With innovation in abundance, Design Day dazzles

Knowing only the project title, they wanted in.

“Mid-flight Drone Refueling” hooked them. Hundreds of hours later, the team of three electrical engineering seniors and four mechanical engineering seniors had a suggestion or two for future capstone design teams.

Be ambitious – but expect to underestimate the project’s complexity and the time it requires.

“We didn’t even know what we needed to do to accomplish the task,” said Andrew Wang, EE. “We took a systems engineering approach that was very open-ended because we had to.

“It is a miracle we got this far,” Wang said.

The team settled on a touch-and-go mechanism in which a refueling drone meets an airborne drone and swaps out the old battery for a new, fully charged one. The effort was among more than 60 capstone engineering projects on display at the Student Life Center for the school’s annual Design Day on April 23.

Samvrutha Tumuluru (EE/BME) explains how the drones switch batteries. The team also included Michael Byrd, Thomas and Andrew Wang (EE) and Elizabeth Lee, Thomas Metke, Gabriel Rios and Jonathan Tari (ME).

From drones that exchange batteries with other drones mid-air to a solar-powered pump for a Kenyan school, School of Engineering seniors delivered answers to difficult engineering issues this week.

Bruce and Bridgitt Evans Dean Philippe Fauchet opened the event with brief remarks.

“I always leave energized because what you do is so fantastic,” he said.

Dean Philippe Fauchet checks out a robotic arm extension and prototype designed for Nissan North America.

Hundreds of project sponsors, advisers, professors and fellow students packed the three-hour event to see the work and hear students explain in plain language what they’d accomplished with their yearlong projects.

“Basically, the refueling drone has a new battery, and it flies up to the payload drone,” said Samvrutha Tumuluru, who double-majors in electrical engineering and biomedical engineering. “They touch, and the drones actuate their motors and switch batteries, and then the refueling drone detaches from the payload drone and returns to the ground.”

Accomplishing that, she explained, required not only creating a mechanical system to switch out the batteries, but an electrical one to be sure the power switch was instantaneous. The design also uses infrared, motion and ultrasonic sensors plus GPS capability.

Those sorts of considerations are integral to the event, said Tom Withrow, assistant dean for design and associate professor of the practice of mechanical engineering.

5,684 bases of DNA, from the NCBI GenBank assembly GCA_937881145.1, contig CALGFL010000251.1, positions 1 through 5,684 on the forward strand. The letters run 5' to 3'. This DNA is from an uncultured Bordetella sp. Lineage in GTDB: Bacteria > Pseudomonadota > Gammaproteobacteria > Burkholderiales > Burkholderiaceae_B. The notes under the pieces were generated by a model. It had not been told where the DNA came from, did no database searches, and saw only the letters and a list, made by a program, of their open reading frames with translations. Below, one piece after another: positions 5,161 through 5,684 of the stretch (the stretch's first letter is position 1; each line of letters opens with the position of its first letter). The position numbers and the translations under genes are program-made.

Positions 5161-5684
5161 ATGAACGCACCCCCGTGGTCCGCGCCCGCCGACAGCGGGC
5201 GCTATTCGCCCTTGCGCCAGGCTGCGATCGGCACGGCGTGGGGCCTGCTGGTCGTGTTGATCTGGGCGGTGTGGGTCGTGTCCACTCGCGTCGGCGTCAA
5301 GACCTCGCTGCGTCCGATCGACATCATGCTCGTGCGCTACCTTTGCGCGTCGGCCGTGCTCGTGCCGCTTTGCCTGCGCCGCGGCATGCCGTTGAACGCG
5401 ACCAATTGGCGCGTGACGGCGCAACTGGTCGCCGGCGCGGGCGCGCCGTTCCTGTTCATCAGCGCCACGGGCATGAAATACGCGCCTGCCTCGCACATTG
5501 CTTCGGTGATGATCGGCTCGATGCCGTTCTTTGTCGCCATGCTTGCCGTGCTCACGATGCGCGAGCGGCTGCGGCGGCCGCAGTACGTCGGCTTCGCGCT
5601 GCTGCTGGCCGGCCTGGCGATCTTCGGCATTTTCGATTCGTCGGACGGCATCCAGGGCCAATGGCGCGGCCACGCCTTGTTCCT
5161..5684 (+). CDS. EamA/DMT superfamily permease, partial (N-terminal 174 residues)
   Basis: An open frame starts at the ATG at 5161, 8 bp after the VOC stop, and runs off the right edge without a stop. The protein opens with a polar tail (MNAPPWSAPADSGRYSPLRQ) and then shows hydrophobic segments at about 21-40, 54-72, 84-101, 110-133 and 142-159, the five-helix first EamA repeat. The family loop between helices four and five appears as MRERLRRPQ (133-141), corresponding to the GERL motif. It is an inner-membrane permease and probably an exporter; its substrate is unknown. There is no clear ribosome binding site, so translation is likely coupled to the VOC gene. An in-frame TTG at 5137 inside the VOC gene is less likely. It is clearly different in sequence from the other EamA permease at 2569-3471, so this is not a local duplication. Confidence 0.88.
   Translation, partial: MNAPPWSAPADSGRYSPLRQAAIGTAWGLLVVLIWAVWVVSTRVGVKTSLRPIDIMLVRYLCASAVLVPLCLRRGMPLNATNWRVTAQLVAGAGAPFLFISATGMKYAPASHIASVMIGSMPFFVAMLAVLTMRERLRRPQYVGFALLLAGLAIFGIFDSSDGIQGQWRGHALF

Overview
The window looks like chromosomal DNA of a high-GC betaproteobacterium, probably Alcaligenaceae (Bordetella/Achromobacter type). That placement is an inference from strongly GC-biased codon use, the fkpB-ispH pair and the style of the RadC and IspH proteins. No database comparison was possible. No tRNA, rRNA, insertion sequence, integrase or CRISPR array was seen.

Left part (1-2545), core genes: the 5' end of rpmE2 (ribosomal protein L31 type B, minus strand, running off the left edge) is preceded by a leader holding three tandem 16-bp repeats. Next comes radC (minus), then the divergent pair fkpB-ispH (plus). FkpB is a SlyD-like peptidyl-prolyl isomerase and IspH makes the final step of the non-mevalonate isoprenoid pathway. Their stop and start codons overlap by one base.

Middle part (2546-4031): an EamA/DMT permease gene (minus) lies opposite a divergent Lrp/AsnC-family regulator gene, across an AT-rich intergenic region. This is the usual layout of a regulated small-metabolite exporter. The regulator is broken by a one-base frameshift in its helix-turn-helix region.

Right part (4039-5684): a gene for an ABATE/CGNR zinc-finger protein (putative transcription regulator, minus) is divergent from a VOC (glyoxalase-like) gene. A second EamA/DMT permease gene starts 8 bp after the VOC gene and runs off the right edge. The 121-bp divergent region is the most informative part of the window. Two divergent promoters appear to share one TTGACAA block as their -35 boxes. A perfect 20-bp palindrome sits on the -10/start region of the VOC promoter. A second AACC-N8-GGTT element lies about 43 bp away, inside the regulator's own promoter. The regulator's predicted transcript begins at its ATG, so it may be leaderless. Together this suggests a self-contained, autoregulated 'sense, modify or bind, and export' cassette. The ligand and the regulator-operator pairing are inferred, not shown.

“We always try to get students thinking about real-world projects with real-world constraints, consequences and applications,” he said.

Jonathan Tari, ME, said the team realized the challenges not long after it began work.

“I think we thought it was more obvious than it was,” he said. “But we built something that didn’t exist.”

The public, industrial and entertainment sectors have embraced multirotor drones for their ability to record data and film video from the air, but rechargeable batteries in existing commercial options limit flights to about 30 minutes. Tari said the team designed a system that could fit onto any professional grade multirotor drone so it has wide potential application.

The project sponsor, Geeks and Nerds (GaN), was started by Jonn Kim, PhD’99, and is based in Huntsville, Alabama.

GaN, like other corporate sponsors that include Nissan North America, Denso, Metova, Max Mobility, and Natural Computing, owns the intellectual property produced by the projects and teams it supports.

The 3-D printer team included Aiman Azani, Aishah Sofia Hanifa, Aisar Mat Hassan, Fatin Inani Rosdi and Dennis Sohn (ME) and Chandler Barnes (CompE).

Multiple Vanderbilt and VUMC departments sponsored projects and provided advisers – Vanderbilt Campus Planning, Green Fund and Eye Institute and VUMC anesthesiology, critical care medicine, neurology, orthopedics, pharmacology, radiation oncology, and patient care informatics among them. NASA and NAVSEA were among the sponsors, as were several non-profit organizations.

Among the other projects:

  • A portable, collapsible, solar-powered 3-D printer;
  • An in-ear device for ICU clinicians that produces varied sounds for patient alarm severity along with a haptic (vibrating) sensor to minimize alarm fatigue for patients and physicians;
  • A custom three-fingered hand extension for a robotic arm used in auto manufacturing;
  • An app for smart outdoor light poles;
  • A cybersecurity testbed for critical infrastructure;
  • An algorithm and user interface for insulin infusion;
  • A mobile system to treat fracking wastewater;
  • A new lab module for a process control course in chemical engineering;
  • Site design for affordable housing in Madison, TN, with multifamily units, townhomes and single-family homes.

Teams meet with their clients to define the challenge, create a strategy, build a timeline, assign responsibilities, set deadlines and manage customer relations. Weekly conference calls or in-person meetings with project sponsors keep communication open.

The two-semester senior design project starts over in August, with new students, new sponsors and new projects. For rising engineering seniors, Team Drone has two additional words of advice:

“Prototype often.”

The Student Life Center teems with energy April 23 for Design Day showcase.